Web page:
I have been bothered in recent years by what seems to me to be the “prissification” of Lensky’s choreography, as though fifth positions and poses became more important than naturalness and dramatic verity. I do not remember this self-conscious emphasis being there thirty years ago, so I am inclined to regard it as a wrongheaded shift introduced long after Cranko’s death.

And amid the many misguided elements of Santo Loquasto’s unfortunate and wholly unnecessary redesign (the sisters’ quasi-peasant garb, the horrid velour tights worn by the young men at the birthday party, Tatiana’s ostentatious ball gown, even the fact that she wears blue during the duel scene, which is confusing given that Olga wore blue in Jürgen Rose’s original), Lensky may get the worst of it. Not only do the yellowy-orangey colors of his costumes conspire to make him fade into the yellowy-orangey backdrops, the wide lapels and collars of his tailcoats—presumably a stab at greater authenticity—almost guarantee that he acquires a turtle-like posture as soon as he lifts his arms above his shoulders. (Although it’s harder to see in black, presumably Onegin’s lapels are just as wide and the collar rises up just as high at the back, but since these dancers tend to be taller, their necks do not seem to suffer as badly.)

Add to this the poor playing in Toronto of the viola soloist during Lensky’s solo (although things were better when the NAC Orchestra took over in Ottawa), and all this contributed to Lensky being my biggest disappointment at every performance I saw.

Here I run into the problem of trying to write honestly about Francesco Gabriele Frola without seeming overly critical or cruel. Frola is a dancer in his mid-twenties, being pushed hard by the company, but still very raw, despite having danced a significant number of leading roles. My previous experiences of his performances in Toronto were, to put it mildly, not positive, but I enjoyed him very much last summer in New York in Wheeldon’s The Winter’s Tale, so I had hoped he had turned a corner in his development. Well, not yet. As Lensky his acting was stilted and incomplete, particularly awkward at his entrance when miming requests for silence from Olga’s friends as he prepared to sneak up on her. His gestures in his main solo were big and dramatic, but with little relationship to the tone of the music. Frola’s approach to his roles seems to be to jump as high as possible (no matter how noisy the landing), to turn as much as possible (even if it means running over the music) and to kick as high as possible. At his debut he not only had difficultly connecting the steps meaningfully, he had trouble connecting them, period. His second performance was already better, so I had hoped that most of the kinks would be worked out by the time he performed in Ottawa, but this was not yet the case. I do not know whether Frola gets too little rehearsal time or whether he needs more of it than others. (The nadir came during his debut as Albrecht last June when he came running out of Loys’ hut still wearing his sword, only he neglected to hold on to its hilt, so the blade went bouncing chaotically against his left leg, and I could only wonder: did he never rehearse with the actual prop?!!) Perhaps he needs multiple performances to settle into a role, in which case he is fortunate that the company is being patient and indulgent. But for me I suspect it would be better to avoid him in tights roles, or at least his debuts.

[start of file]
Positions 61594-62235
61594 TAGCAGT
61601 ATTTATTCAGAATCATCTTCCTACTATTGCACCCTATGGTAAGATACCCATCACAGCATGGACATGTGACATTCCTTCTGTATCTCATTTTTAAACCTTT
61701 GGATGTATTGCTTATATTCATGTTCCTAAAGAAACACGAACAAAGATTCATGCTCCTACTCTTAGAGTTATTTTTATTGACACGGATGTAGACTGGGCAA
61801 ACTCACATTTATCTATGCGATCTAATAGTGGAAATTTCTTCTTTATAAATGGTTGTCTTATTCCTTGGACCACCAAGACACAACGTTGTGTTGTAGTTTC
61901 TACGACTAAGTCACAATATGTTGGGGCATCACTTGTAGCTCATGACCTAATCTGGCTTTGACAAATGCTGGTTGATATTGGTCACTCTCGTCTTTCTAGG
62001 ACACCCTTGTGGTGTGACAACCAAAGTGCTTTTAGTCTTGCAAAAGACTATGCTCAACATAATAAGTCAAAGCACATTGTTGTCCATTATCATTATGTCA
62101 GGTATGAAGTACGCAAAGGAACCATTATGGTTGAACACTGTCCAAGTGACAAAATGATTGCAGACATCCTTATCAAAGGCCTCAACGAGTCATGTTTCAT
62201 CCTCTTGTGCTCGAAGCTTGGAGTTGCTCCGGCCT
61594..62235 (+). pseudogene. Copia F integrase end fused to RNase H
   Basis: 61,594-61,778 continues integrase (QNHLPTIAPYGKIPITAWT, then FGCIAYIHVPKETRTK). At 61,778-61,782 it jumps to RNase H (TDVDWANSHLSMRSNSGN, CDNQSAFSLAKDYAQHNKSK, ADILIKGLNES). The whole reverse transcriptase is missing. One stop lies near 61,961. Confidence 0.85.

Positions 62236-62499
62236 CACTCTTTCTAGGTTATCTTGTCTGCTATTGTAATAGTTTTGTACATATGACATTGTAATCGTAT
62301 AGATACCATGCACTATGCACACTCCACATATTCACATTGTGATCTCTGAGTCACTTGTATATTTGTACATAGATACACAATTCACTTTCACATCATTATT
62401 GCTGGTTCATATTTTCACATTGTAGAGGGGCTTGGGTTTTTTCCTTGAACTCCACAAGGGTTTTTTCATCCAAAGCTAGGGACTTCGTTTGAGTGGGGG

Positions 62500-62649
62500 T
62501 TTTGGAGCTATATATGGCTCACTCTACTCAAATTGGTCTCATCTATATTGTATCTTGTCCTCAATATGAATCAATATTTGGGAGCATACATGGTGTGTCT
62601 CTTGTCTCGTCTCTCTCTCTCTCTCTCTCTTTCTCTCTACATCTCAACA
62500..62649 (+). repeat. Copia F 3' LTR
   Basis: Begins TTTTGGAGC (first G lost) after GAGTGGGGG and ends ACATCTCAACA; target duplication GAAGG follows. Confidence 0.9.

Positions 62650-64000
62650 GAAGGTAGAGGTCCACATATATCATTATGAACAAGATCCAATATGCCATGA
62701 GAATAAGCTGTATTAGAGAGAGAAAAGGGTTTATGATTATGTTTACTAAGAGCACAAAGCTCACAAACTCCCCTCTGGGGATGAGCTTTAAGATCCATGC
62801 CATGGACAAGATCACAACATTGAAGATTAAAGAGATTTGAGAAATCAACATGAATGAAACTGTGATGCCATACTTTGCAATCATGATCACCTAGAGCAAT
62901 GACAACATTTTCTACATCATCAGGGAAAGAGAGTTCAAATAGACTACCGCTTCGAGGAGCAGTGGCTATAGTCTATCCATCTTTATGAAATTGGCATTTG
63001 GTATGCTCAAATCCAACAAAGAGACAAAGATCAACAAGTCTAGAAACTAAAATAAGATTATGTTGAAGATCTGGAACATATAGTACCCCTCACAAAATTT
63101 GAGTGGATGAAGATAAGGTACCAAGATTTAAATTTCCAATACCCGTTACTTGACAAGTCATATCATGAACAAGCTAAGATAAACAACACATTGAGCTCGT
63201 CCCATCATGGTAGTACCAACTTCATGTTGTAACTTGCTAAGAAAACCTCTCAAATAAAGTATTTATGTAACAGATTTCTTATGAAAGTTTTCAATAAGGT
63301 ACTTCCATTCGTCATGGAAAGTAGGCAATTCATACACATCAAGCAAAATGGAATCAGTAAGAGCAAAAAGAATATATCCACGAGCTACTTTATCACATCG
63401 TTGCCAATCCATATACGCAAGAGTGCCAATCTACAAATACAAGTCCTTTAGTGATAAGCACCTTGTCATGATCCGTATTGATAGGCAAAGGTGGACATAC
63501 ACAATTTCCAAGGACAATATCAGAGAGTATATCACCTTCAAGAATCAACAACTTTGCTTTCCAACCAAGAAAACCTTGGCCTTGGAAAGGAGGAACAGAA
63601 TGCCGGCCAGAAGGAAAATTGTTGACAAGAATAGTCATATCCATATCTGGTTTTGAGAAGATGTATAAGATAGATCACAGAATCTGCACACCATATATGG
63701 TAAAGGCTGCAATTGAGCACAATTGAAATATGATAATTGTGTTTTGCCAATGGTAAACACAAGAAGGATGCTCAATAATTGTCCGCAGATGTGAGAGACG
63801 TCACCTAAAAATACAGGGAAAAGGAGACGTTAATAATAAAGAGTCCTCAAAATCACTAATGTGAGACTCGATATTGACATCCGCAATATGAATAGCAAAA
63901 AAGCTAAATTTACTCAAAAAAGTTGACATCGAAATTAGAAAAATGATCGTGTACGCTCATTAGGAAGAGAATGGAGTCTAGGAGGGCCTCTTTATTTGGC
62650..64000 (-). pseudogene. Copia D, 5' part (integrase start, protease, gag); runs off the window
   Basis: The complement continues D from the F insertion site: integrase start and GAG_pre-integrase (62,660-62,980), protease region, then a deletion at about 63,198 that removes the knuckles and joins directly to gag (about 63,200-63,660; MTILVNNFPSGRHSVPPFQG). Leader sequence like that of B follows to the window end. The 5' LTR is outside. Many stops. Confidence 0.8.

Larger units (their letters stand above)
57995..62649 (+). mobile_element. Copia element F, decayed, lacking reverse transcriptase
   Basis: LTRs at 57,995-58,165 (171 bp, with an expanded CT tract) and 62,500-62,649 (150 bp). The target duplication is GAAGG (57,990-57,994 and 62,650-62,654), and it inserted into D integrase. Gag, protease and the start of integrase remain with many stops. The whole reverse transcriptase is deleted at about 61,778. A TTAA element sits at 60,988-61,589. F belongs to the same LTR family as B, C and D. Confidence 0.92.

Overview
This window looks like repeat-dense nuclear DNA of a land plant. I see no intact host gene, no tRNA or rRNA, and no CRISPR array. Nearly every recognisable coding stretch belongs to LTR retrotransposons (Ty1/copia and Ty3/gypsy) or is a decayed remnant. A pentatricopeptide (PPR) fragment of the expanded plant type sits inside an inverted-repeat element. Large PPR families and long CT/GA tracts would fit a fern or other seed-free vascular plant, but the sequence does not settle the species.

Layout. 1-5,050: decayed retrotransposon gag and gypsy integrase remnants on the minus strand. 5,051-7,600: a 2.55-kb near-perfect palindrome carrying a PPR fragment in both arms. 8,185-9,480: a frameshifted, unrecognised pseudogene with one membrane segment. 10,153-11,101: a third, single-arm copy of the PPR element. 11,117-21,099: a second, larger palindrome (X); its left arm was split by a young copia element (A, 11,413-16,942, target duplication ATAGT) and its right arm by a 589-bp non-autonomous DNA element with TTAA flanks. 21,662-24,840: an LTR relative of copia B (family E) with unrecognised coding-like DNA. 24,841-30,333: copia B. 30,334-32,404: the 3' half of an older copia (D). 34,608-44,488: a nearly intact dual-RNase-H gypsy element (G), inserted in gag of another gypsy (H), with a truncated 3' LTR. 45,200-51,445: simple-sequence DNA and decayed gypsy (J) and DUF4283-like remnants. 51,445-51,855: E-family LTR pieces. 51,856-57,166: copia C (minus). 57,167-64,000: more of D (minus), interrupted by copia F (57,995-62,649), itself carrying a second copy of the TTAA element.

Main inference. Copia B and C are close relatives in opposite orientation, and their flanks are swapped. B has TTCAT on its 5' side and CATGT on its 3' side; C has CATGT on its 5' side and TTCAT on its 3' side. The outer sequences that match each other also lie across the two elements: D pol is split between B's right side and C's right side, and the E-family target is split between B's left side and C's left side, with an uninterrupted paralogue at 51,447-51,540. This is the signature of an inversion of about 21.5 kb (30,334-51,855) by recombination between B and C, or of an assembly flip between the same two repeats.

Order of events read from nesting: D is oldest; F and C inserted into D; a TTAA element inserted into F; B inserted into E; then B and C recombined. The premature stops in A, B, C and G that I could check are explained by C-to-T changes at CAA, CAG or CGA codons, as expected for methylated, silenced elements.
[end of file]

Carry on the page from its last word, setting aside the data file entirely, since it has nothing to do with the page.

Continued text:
Harrison James danced the role cleanly but a tad stodgily, and in particular he lacked épaulement. (Of course Loquasto’s d****d coat didn’t help.) His acting was natural and convincing throughout, although I did not sense much of a poetic spirit in his Lensky. Naoye Ebe danced beautifully during the first scene. He had easy technique, soaring jumps and silent landings. He looked less comfortable with the folksy element of the last dance in scene one—there I had to give the edge of James—but I was ready to declare Ebe by far the best of the company’s Lenskys. Unfortunately, in Ottawa he struggled mightily with his solo in Act 2. Perhaps he became overly emotional and lost physical control as a result, but I am sure it was a performance he would rather forget.

Lorna Geddes has been performing the Nurse for more than 30 years, and hers is a very fine, warmhearted characterization. In the birthday party I particularly enjoyed Tomas Schramek’s and Hazaros Surmeyan’s geezers. Both had been Gremins once upon a time, and while gravity and probably arthritis have taken their toll, it was still peculiar to see Surmeyan dancing a mazurka directly in front of Wang and looking so small in comparison. It was almost strange to remember that he had been hired by the company 50 years ago to partner Martine van Hamel.